If I wanted a more professional look, though, I would definitely go with the Phenom. The other two look a little too extracurricular for office use.

The Onyx glasses also look too much like gun-range eyewear for me to use them every day.


I spend most of my time staring at computer screens. Whether I’m writing for GamesBeat or selling video games, I’m almost always looking at a monitor. Gunnar recommends that customers wear its products for a week to determine if they’re useful, so I decided to follow that instruction for all three pairs. I wore them at work and at home, using three different monitors.

13-inch MacBook Air
I do most of my work on a MacBook Air. Apple’s LCD screens are crisp, and late at night I often get horrible eye strain because of it. I do turn down the brightness, but the MacBook’s light is still clean and blazing. Wearing the glasses while writing decreased my discomfort, but only when I managed to actually look through them.

Since I am often using my laptop on, well, my lap, I am almost always looking down at it. With the Gamer’s Edge and Phenom glasses, I found myself constantly looking over the edge of the frames instead of looking through the lenses. I do this with a lot of glasses, which is why I favor large ones.

So for general laptop use, I prefer the Onyx, even if the razor-sharp ear pieces often start cutting into my ears if I wear my over-the-ear Beats headphones for too long.

27-inch Vizio television
When I upgraded the living room to a 50-inch television, the old one turned into the monitor for my gaming PC. It turns out my mother was right about being too close to the TV: sitting mere inches from an HD screen will suck the life out of your eyeballs.

I use the desktop for games like Legend of Grimrock and Civilization V. Both titles have a tendency to trap me in my chair for hours on end. I often don’t realize how horrible I feel until I finally break free to get a drink or walk the dog. Then a sharp and preventable pain feels like it is burning through my retinas. Wearing the glasses prevented this.

I did not like wearing the Phenom to play games. Someone decided it was a great idea to print the Gunnar logo directly at the top of the left lens. I thought this was a sticker at first, but no. Someone really did make that design choice. If your eyes move around at all while you’re playing, you will always have something blurry in your field of vision.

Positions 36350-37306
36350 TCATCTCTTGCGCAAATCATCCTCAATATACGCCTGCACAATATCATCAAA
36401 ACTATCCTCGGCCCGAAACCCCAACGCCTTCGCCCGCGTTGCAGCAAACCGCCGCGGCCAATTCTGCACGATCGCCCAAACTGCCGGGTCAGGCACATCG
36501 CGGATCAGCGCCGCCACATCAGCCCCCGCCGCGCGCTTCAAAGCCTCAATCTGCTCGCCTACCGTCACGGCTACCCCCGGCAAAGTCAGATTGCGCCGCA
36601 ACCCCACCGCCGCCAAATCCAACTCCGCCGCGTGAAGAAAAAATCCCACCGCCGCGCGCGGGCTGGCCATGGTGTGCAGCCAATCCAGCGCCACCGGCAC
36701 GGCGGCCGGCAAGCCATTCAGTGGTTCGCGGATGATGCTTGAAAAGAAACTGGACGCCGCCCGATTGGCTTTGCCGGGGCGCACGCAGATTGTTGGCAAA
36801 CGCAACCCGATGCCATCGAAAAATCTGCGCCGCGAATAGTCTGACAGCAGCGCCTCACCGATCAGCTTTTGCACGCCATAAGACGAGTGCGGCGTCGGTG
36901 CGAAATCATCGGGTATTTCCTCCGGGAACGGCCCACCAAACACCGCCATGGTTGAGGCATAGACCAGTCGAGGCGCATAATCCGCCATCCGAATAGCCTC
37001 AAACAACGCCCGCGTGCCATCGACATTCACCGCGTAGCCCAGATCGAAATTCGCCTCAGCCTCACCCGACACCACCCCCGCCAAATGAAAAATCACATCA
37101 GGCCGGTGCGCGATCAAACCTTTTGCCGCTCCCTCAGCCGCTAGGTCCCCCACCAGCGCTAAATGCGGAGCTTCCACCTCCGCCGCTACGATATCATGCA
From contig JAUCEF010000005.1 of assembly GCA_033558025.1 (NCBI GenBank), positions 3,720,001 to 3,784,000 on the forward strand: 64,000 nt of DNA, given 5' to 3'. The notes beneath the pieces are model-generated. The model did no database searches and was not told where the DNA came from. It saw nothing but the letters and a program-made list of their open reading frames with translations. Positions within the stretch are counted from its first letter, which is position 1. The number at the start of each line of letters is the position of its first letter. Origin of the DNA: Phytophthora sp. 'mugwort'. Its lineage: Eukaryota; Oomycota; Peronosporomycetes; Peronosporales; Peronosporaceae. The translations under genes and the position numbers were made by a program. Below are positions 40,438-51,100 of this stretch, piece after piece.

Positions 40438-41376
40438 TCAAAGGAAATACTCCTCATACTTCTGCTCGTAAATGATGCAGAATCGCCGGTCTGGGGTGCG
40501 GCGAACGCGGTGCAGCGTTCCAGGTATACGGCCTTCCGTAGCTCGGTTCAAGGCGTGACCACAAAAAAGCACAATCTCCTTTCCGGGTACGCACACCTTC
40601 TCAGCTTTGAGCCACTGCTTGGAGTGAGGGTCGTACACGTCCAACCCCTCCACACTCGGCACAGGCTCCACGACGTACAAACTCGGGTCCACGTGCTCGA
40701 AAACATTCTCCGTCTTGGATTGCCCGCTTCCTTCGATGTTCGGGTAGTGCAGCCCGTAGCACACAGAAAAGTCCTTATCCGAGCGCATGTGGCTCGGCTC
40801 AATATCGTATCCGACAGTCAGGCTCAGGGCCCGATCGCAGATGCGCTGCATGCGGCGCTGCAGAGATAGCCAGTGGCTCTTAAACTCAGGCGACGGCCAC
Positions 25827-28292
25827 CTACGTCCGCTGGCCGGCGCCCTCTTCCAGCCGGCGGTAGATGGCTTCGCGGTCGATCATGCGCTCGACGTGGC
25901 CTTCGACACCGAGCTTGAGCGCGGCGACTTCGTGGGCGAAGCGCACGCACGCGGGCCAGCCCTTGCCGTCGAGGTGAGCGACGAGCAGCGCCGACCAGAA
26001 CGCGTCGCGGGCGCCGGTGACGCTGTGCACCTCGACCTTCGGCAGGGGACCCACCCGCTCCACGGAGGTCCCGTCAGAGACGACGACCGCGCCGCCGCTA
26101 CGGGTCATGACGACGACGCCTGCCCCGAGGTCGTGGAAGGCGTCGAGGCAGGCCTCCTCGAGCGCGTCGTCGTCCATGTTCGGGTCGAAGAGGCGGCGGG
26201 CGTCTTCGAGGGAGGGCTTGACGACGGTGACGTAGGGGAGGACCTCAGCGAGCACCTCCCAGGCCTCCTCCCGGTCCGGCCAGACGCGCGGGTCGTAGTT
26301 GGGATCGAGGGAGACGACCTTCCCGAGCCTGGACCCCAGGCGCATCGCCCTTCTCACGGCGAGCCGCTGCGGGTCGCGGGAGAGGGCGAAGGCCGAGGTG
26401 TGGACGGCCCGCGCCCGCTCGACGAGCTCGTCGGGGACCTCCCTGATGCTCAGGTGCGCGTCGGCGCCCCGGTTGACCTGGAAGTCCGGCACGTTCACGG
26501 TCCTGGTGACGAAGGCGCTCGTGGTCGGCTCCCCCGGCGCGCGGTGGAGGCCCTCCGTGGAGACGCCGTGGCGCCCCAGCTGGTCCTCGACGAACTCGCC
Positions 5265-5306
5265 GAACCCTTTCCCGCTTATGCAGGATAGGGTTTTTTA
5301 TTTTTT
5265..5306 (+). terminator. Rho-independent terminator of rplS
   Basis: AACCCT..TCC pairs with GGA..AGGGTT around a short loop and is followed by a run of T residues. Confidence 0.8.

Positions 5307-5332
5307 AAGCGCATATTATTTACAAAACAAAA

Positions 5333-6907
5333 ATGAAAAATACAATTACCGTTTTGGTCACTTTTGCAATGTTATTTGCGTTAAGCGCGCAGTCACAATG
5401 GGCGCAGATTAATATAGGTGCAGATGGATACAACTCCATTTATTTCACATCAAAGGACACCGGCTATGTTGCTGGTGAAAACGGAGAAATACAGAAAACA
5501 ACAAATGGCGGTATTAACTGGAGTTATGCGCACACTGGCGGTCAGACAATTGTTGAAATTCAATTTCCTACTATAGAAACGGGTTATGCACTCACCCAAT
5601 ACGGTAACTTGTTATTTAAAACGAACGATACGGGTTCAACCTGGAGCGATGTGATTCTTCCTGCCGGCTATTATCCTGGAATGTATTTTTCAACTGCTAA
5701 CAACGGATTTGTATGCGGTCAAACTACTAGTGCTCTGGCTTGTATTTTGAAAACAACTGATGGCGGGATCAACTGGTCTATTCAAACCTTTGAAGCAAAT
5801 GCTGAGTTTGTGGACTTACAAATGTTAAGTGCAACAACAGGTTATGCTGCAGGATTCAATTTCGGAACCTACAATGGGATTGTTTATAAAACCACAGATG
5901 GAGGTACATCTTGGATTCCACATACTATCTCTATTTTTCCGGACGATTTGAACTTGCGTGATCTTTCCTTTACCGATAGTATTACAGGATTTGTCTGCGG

The Onyx glasses win again as I found myself looking over the Gamer’s Edge pair even though the PC monitor is on the same level as my eyes. I just need big glasses! Funnily enough, the Onyx also have the silly Gunnar logo printed on the left lens. It isn’t a problem here, though, because the viewing area is so much wider that the logo is out of sight.

I question its purpose, though. I know what brand I’m wearing, and I will happily tell someone if they ask me.

15-inch work monitor
The monitor for my work computer is ancient. It’s a little dim, has a few dead pixels, and is pretty much only useful when running a retail point-of-sale system. One of the biggest tasks at my store is inputting new inventory item by item, which means staring at small text on a screen for most of the day.

Wearing computer glasses didn’t make a noticeable difference in my job performance or eye strain. They did, however, get a lot of comments from customers wanting to know why I was wearing sunglasses or “weird green things” over my eyes. Children seemed very uneasy around me when I wore the green glasses, and one man asked if I thought I looked cool wearing the Phenom.

Retail isn’t the best place for this cutting-edge eyewear.